T.V.: And beside Leaflade and Anathema, Kscope has a lot of very good bands in their roster. Tell me, have you made any connections and friendships with any label-mates?
Sean: Afraid not! I know that Kscope has signed a great deal of forward-thinking, progressive talent, but excepting a brief meeting with them all at the Kscope anniversary show in London in 2013, contact has been minimal.
T.V.: The last member who joined the band was experienced drummer and percussionist Tom Leg. Is this line-up a steady one and can you share some words about all the Leafblade members?
Sean: Kevin Murphy, bass aficionado and backing vocalist (but a vocalist in his own right), discerning. Kev loves to dissect and examine the music, get things under the microscope, as do I. He and I share a richly varied history, and delight more than ever in rocking out to Leafblade and Valle Crucis storm-bringers, or the more genteel, ambient stuff. Kev is a consummate musician, a real philosopher and bookworm. And it was a thunderous pleasure playing duo with him in the spring of 2014 as Special Guest to Mick Moss and Antimatter.
Pete Gilchrist harks back to the early days of Leafblade, but I've known Pete for over fifteen years. Pete had a home studio, in which he and I archived a few hundred of my pieces. That was great fun. Pete is the digital creature, the computer analyst. He claims that I've taught him everything he knows about the guitar, which may well be true! But he has a sense of harmonic structure of real value, and perhaps knows more about my own music than I do.
Tom Legg is the new boy, though he's been with Leafblade since the late summer 2013. Tom came as an answer to our prayers, and, I think, we came as an answer to his! Tom is a superb drummer and percussionist, richly experienced in a multitude of genres. He loves the many sides to Leafblade, adores them all, and like the rest of us, shares in the passion, the energy, the replete need to promote and play live to the best of our ability a unique strain of rock music. Tom is another book-worm, a keen reader, a man of science and general knowledge, committed to Leafblade's thunder.
T.V.: Both of your albums have quite meaningful titles and I'm wondering what's your explanation of them? Beside that what are your lyrics mostly about and what inspires you in terms of used thematics?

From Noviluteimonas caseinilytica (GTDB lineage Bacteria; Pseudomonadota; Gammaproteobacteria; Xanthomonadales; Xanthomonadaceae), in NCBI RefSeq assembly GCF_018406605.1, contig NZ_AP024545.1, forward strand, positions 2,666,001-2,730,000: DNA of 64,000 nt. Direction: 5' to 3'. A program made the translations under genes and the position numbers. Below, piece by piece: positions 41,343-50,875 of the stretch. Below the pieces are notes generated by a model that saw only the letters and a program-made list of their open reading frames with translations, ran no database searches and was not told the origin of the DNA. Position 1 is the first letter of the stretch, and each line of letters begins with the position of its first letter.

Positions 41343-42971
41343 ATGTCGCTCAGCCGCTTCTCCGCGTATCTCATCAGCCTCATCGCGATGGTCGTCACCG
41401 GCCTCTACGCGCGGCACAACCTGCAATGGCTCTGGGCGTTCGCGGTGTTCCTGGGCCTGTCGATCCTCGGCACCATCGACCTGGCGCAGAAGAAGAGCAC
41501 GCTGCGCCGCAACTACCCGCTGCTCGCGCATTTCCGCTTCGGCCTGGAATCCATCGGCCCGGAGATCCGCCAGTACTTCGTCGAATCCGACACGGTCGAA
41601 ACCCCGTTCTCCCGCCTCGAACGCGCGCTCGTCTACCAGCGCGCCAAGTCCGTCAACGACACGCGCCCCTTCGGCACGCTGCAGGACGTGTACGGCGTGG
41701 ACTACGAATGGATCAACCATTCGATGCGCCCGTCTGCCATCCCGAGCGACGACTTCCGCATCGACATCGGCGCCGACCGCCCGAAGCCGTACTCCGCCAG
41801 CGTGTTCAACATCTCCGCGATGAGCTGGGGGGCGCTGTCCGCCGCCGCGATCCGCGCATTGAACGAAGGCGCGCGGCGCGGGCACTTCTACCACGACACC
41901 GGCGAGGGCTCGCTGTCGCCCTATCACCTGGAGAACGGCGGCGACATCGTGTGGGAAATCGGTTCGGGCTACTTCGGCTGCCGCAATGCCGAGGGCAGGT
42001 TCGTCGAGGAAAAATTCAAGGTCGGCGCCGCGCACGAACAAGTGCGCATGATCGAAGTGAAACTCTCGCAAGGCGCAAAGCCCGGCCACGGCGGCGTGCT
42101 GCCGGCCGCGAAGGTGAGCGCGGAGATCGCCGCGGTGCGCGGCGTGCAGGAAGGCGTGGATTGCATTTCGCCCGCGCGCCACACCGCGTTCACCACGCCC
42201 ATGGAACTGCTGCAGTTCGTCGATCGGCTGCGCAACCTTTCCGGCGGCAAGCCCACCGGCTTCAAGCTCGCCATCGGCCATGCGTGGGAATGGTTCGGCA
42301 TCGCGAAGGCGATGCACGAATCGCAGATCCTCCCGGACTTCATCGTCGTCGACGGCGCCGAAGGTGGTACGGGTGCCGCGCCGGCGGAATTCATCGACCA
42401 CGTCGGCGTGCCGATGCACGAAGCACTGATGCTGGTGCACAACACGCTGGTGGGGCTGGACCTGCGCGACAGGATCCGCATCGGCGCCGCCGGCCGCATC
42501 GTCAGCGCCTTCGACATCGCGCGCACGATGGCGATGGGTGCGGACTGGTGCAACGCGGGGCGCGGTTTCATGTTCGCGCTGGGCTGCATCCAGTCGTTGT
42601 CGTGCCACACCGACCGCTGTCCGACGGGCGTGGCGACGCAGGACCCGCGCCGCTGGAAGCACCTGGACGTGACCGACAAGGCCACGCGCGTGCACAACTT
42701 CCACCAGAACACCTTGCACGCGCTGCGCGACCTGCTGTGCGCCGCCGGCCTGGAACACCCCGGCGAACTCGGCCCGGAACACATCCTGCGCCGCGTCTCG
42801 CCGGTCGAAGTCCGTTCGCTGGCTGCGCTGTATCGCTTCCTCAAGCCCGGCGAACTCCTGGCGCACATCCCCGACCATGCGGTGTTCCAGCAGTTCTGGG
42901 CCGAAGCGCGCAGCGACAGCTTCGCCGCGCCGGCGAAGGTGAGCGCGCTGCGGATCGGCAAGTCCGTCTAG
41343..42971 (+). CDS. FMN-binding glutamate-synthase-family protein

Sean: The underlying theme of most of material is one of a poet's perspective. It is one of observation of the human condition, the human spirit. It celebrates the wonder of childhood, sensory appreciation, synesthesia, the effect of the world about us and within us on our senses. I've been using the term 'inner landscape' and 'internal ladscapes' for years now, as hyper-journeys of the soul, how the poet interacts with the land and the multiverse. They are wonderfully profound concepts, through philosophy, nature-mysticism, sacred geometry and the wonder in our sunlit and moon-lit blood. I've always been fascinated by comparative theology and language, our chemical, genetic and racial history; the human penchant for occult and astological constructs, the inherent power and intelligence behind nature and the unfolding universe. I must be composed enough in order to compose. It is an axiom which ties in with my love of active and passive meditation, evocation of creative consciousness, the highest of our powers within. In the Hindu sense, it is all breath, whether I stand alone on a hilltop and observe the sunset, or perhaps listen to the waves on the shore, or evoke, and convey, as an actor must, the themes within my songs. I am one and the same being, celebrating stillness within. (To be honest, difficult on stage, amidst the madness of sound, audience and technical issues!) This theme of stillness is central to my being, for it focuses on polarity, centre, creativity, and the infinity in silence, allowing the brain to play with any frequencies it wishes to conjure. It is something I have employed since childhood, and instills me with the notion that the faster everyone is around me, I must time lapse like an old oak and enter a slower frame. The irony is, in 'slowness', one achieves 'the quickening'. I employ this in my physical training and serotonin release, and in my creative overdrive. As Confucius says: 'In your stillness, be as a sage; in your action, a king'. I'll deliberately slow, until I'm in a wonderful, slow-motion Zen frame, then the thought-processing reaches, from that control, heights of wonder, celebration of the heart and blood, ecstatic rapture. Against the Buddhist concept of 'life as suffering', I make attempts at rapture, creativity, exercise, study and intentionality of consciousness in my everyday life, allowing it to permeate into my creativity, my lyrics. There is a great deal I see and experience in the world which moves against me, which unsettles me, boils my blood. I must employ these techniques to overide this unsettling. So the Poet steps out, attempts to metaphorically soar above it and through it, absorb it, even, seeking, with intentionality, exactly what it is that will focus the senses elsewhere: love of the infinity of the self, the multiverse, the senses, and the pitiable, yet immense wonder of the human condition. All we are is a creature of spirit and flesh; an amalgam of the intellectual and emotional mind.